We could soon head into another volatile period.
Tambako The Jaguar/Flickr
Brexit and Trump pave the way for more financial market uncertainty.
US Fed Chair Janet Yellen’s term expires in early 2018. Who will replace her?
My Christmas fiscal wish is that in 2017 both sides of politics treat the Australian public like adults.
Federal Treasurer Scott Morrison will deliver the Mid Year Economic and Fiscal Outlook next week.
The US Fed meets expectations for a rate cut, Australia's unemployment rate heads upwards again, and all eyes look to the mid year budget update.
Fed Chair Janet Yellen discusses the change in rates.
Alex Brandon/AP Photo
The Fed faces a tough choice on how fast to raise rates in 2017, and Donald Trump may find that it may spoil some of his plans.
Up from here?
Richard Drew/AP Photo
Many observers argue the Fed's wrong to raise rates so soon. Here's why they're wrong.
The Fed’s low-interest rate garden.
Money shoots via www.shutterstock.com
Ultra-low interest rates have made low-carbon projects like windmill farms more attractive than coal power plants. That will begin to change as the central bank lifts rates, hurting the green economy.
Not enough cranes?
Construction slumps to its lowest level since 2010, and the US Fed remains divided on its next interest rate hike.
A whirlwind of speculation about Deutsche Bank’s health has surrounded its headquarters in Munich.
AP Photo/Michael Probst
Is the financial system headed for another 'Lehman moment'? Perhaps, but a bailout isn't the solution. More capital is, something Trump should remember as he rewrites U.S. bank rules.
Will Congress take the handoff from the Fed?
Although the economy added jobs for a 72nd month – the longest streak since WWII – growth remains sluggish. Two economists argue it's up to lawmakers and the next president to pick up the slack.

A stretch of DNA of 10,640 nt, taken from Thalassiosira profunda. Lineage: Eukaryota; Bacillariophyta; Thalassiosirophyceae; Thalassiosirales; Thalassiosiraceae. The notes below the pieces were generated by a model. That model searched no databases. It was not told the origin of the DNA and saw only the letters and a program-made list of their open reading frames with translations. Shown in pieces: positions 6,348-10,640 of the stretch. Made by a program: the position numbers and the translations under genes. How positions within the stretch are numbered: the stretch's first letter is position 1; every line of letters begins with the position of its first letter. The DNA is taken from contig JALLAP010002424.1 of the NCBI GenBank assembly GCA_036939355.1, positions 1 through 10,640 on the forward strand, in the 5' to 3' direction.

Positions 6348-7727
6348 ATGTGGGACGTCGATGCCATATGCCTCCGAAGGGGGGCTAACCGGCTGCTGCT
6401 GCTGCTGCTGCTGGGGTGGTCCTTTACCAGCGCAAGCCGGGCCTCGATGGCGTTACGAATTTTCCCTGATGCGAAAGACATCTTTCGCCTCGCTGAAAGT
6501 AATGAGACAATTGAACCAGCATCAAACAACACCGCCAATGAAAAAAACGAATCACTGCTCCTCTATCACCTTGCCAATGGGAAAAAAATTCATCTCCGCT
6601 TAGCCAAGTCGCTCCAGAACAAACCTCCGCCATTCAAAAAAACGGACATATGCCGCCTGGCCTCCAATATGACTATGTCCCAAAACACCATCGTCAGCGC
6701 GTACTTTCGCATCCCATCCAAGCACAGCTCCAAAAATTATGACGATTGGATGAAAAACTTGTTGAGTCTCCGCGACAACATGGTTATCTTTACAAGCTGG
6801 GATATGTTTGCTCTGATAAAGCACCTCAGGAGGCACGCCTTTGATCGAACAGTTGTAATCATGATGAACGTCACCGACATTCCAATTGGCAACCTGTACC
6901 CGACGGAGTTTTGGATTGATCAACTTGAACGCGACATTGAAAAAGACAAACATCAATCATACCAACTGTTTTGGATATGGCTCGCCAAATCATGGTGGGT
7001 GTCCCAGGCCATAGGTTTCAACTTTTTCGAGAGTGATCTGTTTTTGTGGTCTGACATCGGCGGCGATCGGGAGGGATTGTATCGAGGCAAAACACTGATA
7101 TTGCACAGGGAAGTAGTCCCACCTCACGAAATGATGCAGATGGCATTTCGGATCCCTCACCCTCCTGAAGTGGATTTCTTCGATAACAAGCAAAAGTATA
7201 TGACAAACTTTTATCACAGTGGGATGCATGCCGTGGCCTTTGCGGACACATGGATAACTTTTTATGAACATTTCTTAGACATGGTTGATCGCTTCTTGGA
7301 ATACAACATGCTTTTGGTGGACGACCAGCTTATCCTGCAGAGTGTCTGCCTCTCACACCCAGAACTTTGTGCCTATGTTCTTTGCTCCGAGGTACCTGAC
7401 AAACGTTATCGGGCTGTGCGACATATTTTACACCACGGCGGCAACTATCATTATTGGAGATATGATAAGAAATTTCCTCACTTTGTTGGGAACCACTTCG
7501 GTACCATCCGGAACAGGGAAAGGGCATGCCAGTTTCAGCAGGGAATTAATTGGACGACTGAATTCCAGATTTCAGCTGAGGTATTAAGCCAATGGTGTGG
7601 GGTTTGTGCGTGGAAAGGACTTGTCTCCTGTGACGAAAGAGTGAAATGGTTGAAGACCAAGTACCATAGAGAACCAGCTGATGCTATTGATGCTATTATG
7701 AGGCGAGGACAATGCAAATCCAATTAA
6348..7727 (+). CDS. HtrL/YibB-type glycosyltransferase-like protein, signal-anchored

The World Economic Outlook from the IMF released this week downgraded growth for many countries.
Interest rates remain unchanged in Australia this week, reflecting an economic holding pattern around the world, as the US presidential election carries on.
Trump has his sights set on the US Fed.
Trump's economic "plan" has a good chance of sending the US economy back to the Fred Flintstone era.
The U.S. could do with a shot in the arm too.
Bear syringe via www.shutterstock.com
Although the Fed delayed raising rates this month, it has signaled it intends to wean the U.S. economy off its unprecedented monetary stimulus. Now the question is whether Congress will take the handoff.
Chair Janet Yellen acknowledges: It’s a tough call.
The Fed left interest rates unchanged but said improving economic data means it will likely lift them later this year. We asked two scholars – and ex-Fed officials – if it was the right call.
You’re not the only one in the dark.
Just like apes, humans fear the unknown, and that's why there's so much uncertainty this week as markets brace for an interest-rate decision by the Federal Reserve.
Employment growth remains flat, despite hopes for improvement.
The Australian economy continues to deliver mixed, but on the whole positive, signals.
Guy Debelle is preparing to become Deputy Governor of the RBA.
All in all this was a fairly positive week for global economies.
When attendees at the annual Jackson Hole symposium get a chance to chat, they might muse about central banks targeting nominal GDP instead of inflation.
Central banks around the world are struggling with the failure of low (or negative) interest rates to breathe life back into ailing economies.
With Australia cutting and the US raising rates the Australian dollar looks likely to fall.
All economic data is pointing to disappointing global growth.
Lehman’s collapse set off current debate over when a bank is too big to fail.
Regulators trying to keep taxpayers from having to foot the bill for the next wave of bank bailouts are placing too much on emphasis on size and missing the 'bigger' picture.
Serious problems may loom. And not just from a possible vote from the Brits to leave the European Union.